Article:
Aside from working on the second half of Bloodlust, my big task this week has been getting a map inserted into the first book. In this case that meant pouring over the place descriptions and travel sections that I wrote and situating them properly on a hand-drawn map, making sure that places were where I had described them to be. It would not do for the Iron Bluff to be west of the Red Hills, for example. I drew the map in pencil, finalized it with pen, scanned it, and then added place names in a digital editing program. I was unsatisfied with the way the place names came out, they were hard to read and obscured too much of my great work. So, as I do whenever I have a problem like this, I harassed my friend Dan Barclay (who did the cover). After a few calls and some experimenting on Amazon we came up with the map shown at the end of this post, which shows up quite well on Kindle and Smashwords copies. As soon as I can figure out how to format it properly, I am going to drop it into the Print on Demand copy as well.
Here are some random thoughts about the process:
I should have drawn up the map before writing the book.
Yeah… this seems obvious in retrospect. In my youth, whenever I wanted to create a new RPG campaign, I would get working on a map as early into the process as I could. The map helped everyone visualize the setting, lending a bit of reality to something purely imaginary. A map was an early request, actually, one from the Puslinch Pioneer reviewer Virginia Hildebrandt.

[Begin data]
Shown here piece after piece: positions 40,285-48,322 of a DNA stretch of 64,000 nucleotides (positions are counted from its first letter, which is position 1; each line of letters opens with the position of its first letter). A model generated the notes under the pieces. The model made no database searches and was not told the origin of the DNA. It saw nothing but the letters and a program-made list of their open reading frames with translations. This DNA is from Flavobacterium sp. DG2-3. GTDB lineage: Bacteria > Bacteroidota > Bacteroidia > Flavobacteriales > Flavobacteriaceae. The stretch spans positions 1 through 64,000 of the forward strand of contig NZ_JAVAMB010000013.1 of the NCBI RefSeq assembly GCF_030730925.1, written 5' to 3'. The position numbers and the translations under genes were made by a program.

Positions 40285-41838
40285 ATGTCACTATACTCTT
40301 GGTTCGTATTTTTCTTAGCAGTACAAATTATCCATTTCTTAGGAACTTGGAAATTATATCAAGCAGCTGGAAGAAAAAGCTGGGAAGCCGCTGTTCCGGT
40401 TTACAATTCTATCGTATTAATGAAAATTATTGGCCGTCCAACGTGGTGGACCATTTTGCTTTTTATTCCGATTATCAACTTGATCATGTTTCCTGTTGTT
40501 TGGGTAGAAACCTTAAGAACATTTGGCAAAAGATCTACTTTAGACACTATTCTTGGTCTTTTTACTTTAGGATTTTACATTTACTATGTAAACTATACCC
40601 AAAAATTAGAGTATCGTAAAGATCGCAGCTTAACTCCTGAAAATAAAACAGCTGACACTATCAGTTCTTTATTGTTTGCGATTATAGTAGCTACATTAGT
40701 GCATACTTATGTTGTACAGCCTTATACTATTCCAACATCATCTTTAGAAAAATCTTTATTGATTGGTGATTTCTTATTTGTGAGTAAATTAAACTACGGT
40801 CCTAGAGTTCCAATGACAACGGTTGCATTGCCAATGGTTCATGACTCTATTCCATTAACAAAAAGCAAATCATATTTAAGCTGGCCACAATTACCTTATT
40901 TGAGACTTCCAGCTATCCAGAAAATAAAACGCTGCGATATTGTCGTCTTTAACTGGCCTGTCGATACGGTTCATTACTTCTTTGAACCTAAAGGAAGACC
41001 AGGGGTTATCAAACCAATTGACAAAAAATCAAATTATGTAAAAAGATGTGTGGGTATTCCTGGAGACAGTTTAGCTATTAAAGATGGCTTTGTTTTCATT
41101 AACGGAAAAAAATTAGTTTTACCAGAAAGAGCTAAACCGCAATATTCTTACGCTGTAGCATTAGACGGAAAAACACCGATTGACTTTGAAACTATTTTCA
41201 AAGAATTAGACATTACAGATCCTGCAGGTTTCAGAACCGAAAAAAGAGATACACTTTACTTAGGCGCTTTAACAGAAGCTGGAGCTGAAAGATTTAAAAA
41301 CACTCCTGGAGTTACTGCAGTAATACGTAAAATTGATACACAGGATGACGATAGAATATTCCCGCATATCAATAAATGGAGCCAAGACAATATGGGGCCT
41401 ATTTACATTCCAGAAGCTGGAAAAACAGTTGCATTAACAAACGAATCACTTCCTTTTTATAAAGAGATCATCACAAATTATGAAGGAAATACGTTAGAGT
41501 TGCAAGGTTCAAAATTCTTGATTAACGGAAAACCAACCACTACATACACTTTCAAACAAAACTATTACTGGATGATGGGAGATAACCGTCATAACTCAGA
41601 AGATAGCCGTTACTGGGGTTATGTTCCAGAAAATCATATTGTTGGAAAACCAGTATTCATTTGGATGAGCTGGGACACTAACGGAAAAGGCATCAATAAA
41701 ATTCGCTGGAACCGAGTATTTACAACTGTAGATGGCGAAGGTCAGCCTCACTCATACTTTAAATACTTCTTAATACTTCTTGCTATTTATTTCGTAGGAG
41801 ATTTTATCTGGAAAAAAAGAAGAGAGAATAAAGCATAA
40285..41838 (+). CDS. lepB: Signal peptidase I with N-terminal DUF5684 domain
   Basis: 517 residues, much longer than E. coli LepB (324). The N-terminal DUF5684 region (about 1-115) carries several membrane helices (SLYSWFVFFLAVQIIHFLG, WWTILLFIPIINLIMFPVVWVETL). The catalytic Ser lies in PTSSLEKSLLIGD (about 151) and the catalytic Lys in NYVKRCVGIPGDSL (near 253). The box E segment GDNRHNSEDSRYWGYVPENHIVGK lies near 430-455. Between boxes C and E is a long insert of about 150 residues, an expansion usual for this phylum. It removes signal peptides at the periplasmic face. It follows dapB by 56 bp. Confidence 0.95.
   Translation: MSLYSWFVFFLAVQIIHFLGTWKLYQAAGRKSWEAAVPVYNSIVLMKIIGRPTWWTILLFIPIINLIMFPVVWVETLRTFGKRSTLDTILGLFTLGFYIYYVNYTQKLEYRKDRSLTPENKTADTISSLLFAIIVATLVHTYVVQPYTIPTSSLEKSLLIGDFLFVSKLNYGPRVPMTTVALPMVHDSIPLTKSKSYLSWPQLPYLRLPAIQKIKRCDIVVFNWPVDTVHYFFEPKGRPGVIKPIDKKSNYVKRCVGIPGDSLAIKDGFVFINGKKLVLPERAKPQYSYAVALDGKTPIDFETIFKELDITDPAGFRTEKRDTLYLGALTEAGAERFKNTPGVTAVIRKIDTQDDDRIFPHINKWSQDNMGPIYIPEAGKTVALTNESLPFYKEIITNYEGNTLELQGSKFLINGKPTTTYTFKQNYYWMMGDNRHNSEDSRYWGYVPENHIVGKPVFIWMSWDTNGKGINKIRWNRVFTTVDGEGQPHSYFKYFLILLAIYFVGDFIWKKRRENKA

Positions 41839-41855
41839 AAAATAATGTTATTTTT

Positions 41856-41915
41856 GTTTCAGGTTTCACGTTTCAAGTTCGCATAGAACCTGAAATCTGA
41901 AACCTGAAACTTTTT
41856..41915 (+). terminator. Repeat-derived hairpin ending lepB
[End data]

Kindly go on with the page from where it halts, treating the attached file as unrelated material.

It is also quite a bit easier to to draw a map and then use it in your writing than it is to reverse engineer a map from your novel. You
Many Fantasy Fans prefer “hand drawn” maps, in the books at least.
Originally I wanted to break out my expensive, dying-to-be-used campaign cartographer software and whip up a digital map. I’d had this in mind from the start, actually. But while I was researching how to insert an image into the various formats I use, I came across post after post that stated that people prefer maps that have that simple, iconic look. Delving deeper, I found research and discussion on why people prefer these maps. Firstly, it seems more personal. The handcrafted look simply feels more personal to the reader, like the author put special effort into it. Secondly, with modern mapping software you can create a realistic map, but the reader might be put off by this this. A too-detailed, perfect map speaks of reality, which does not help settle you into a Fantasy book at all (although readers often seek out immensely detailed maps of works they have already read) while a simple, iconic map evokes the imagination.
Here is my contribution, the map of the Domains of the Chosen:
I’m pretty happy with it. I did not draw forests. Let me know what you think.